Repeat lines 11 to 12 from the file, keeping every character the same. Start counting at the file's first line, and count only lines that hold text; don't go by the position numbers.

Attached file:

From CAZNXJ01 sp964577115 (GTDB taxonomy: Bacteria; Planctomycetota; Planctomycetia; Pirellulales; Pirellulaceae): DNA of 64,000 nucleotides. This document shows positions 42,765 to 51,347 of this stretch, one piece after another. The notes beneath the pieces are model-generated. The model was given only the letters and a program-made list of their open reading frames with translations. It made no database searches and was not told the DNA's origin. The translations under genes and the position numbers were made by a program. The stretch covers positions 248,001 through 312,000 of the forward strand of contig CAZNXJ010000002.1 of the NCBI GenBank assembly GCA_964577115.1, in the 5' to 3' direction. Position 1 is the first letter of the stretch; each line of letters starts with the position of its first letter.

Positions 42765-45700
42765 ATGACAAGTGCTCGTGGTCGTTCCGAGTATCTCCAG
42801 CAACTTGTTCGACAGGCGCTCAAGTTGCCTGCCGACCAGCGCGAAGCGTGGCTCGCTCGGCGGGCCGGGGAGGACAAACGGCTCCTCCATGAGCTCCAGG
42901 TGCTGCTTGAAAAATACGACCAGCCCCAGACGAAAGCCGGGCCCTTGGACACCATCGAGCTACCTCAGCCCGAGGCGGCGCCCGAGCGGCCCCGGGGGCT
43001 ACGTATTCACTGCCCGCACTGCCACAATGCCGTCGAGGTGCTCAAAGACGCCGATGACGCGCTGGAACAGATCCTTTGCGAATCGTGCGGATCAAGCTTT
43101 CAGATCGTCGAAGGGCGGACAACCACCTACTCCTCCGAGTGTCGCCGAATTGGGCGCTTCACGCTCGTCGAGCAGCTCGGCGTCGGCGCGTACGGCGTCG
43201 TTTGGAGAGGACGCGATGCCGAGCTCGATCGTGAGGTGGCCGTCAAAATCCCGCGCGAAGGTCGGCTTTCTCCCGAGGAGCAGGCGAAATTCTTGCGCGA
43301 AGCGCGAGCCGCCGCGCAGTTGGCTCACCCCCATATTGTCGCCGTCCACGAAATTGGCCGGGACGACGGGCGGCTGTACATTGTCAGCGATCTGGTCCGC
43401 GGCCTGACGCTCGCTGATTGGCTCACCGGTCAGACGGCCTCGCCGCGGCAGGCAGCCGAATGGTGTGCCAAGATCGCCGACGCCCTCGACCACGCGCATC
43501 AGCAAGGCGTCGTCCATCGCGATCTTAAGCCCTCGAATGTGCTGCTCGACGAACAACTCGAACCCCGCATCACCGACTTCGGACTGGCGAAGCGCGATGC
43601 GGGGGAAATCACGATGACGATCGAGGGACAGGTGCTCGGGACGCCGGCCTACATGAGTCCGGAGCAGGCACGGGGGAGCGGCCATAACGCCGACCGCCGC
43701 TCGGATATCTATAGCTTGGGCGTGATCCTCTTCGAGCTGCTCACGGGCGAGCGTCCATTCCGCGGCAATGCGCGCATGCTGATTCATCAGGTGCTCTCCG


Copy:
43501 AGCAAGGCGTCGTCCATCGCGATCTTAAGCCCTCGAATGTGCTGCTCGACGAACAACTCGAACCCCGCATCACCGACTTCGGACTGGCGAAGCGCGATGC
43601 GGGGGAAATCACGATGACGATCGAGGGACAGGTGCTCGGGACGCCGGCCTACATGAGTCCGGAGCAGGCACGGGGGAGCGGCCATAACGCCGACCGCCGC